(NET Bible)

[Luther writes]: “The Holy Spirit is the most simple writer and speaker in heaven and earth; therefore His words have only one sense, the most simple one, which we call the literal sense.” … “In order that these word jugglers may be seen in their true light, I ask them, who told them that the fathers are clearer and not more obscure than the Scripture? How would it be if I said that they understand the Fathers as little as I understand the Scriptures? I could just as well stop my ears to the sayings of the Fathers as they do to the Scriptures. But in that way we shall never arrive at the truth. If the Spirit has spoken in the fathers, so much the more has He spoken in His own Scriptures. And if one does not understand the Spirit in His own Scriptures, who will trust him to understand the Spirit in the writings of another? That is truly a carrying of the sword in the scabbard, when we do not take the naked sword by itself but only as it is encased in the words and glosses of men. This dulls its edge and makes it obscurer than it was before, though Emser calls it smiting with the blade. The bare sword makes him tremble from head to foot. Be it known, then, that Scripture without any gloss is the sun and the sole light from which all teachers receive their light, and not the contrary. This is proved by the fact that, when the fathers teach anything, they do not trust their teaching but, fearing it to be too obscure and uncertain, they go to the Scriptures and take a clear passage out of it to shed light on their teaching, just as we place a light in a lantern, and as we read in Ps. 18: ‘Thou wilt light my lamp, O Lord.’” (77–78)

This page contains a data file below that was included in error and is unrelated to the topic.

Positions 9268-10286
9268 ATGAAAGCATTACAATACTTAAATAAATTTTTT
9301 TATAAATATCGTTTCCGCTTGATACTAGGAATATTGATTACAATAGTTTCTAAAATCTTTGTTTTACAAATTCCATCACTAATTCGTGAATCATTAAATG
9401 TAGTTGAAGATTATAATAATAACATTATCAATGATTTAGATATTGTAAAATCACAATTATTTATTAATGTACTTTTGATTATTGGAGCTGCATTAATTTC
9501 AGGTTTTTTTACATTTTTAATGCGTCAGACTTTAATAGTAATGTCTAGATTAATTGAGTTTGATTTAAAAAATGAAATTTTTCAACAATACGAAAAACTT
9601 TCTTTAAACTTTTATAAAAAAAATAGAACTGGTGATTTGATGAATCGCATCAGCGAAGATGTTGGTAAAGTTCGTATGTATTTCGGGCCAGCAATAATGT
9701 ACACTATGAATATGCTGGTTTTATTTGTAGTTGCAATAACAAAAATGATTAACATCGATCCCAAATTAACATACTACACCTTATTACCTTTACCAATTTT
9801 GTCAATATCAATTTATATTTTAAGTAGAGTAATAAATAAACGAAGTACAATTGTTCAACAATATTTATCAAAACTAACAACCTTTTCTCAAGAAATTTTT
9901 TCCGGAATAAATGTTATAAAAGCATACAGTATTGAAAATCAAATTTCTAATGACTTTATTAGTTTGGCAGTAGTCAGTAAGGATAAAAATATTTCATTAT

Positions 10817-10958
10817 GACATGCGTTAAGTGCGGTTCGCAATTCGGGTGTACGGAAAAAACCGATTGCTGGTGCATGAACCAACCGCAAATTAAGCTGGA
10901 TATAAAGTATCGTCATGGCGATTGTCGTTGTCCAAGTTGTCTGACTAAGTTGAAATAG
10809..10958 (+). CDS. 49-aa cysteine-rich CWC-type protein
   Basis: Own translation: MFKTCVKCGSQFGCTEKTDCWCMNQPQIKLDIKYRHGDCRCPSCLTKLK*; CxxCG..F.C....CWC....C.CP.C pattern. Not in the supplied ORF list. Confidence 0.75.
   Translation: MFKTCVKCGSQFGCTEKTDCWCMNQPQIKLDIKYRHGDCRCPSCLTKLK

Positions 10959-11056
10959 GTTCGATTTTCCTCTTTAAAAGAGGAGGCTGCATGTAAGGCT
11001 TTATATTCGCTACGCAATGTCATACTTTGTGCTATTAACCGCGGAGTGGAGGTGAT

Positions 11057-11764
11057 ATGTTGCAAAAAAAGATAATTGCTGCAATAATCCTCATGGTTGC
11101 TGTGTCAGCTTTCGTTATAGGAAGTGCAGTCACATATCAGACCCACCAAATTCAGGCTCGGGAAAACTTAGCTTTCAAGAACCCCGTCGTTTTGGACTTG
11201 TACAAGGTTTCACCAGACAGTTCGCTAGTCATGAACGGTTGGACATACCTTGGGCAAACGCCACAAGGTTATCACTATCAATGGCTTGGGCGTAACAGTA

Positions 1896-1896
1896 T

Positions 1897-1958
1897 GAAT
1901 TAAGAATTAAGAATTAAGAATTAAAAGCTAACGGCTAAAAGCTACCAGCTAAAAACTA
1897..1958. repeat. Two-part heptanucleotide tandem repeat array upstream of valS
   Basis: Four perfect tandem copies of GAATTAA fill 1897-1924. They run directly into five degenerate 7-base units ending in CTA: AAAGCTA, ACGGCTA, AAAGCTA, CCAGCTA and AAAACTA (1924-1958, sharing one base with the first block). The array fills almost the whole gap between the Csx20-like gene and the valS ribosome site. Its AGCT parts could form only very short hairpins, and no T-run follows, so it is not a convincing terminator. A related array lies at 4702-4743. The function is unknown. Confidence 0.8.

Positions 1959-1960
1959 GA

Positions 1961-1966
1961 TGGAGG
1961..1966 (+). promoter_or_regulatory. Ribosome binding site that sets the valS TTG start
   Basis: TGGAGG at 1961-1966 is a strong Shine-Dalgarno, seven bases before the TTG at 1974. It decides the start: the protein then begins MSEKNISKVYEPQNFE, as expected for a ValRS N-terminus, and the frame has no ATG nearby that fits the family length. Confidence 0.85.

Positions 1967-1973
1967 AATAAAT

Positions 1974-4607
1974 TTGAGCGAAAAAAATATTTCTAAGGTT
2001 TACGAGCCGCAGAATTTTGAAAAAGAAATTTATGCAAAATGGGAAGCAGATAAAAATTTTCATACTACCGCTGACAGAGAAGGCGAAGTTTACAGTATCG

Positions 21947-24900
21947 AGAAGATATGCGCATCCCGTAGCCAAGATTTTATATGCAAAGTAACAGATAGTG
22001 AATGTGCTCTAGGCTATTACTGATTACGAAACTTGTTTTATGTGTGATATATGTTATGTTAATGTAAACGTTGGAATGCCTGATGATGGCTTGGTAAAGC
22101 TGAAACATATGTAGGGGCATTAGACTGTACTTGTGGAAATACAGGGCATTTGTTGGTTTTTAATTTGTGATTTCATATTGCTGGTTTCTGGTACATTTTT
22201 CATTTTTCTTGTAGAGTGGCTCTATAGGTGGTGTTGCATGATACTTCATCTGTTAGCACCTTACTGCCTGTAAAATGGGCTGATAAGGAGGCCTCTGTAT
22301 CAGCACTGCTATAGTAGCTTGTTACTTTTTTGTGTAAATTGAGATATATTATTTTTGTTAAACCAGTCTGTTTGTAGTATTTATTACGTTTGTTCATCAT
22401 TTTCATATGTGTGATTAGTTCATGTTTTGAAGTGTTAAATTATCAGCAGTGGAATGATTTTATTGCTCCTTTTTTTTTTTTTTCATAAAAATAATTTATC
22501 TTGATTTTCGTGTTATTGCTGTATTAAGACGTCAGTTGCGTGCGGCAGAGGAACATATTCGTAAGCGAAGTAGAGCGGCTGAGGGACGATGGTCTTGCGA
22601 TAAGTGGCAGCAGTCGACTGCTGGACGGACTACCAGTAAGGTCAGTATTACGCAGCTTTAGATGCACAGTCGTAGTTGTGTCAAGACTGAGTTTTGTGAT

–Johann Michael Reu, Luther on the Scriptures

This daily Bible reading guide, Reading the Word of God, was conceived and prepared as a result of the ongoing discussions between representatives of three church bodies: Lutheran Church—Canada (LCC), The Lutheran Church—Missouri Synod (LCMS) and the North American Lutheran Church (NALC). The following individuals have represented their church bodies and approved this introduction and the reading guide: LCC: President Robert Bugbee; NALC: Bishop John Bradosky, Revs. Mark Chavez, James Nestingen, and David Wendel; LCMS: Revs. Albert Collver, Joel Lehenbauer, John Pless, and Larry Vogel.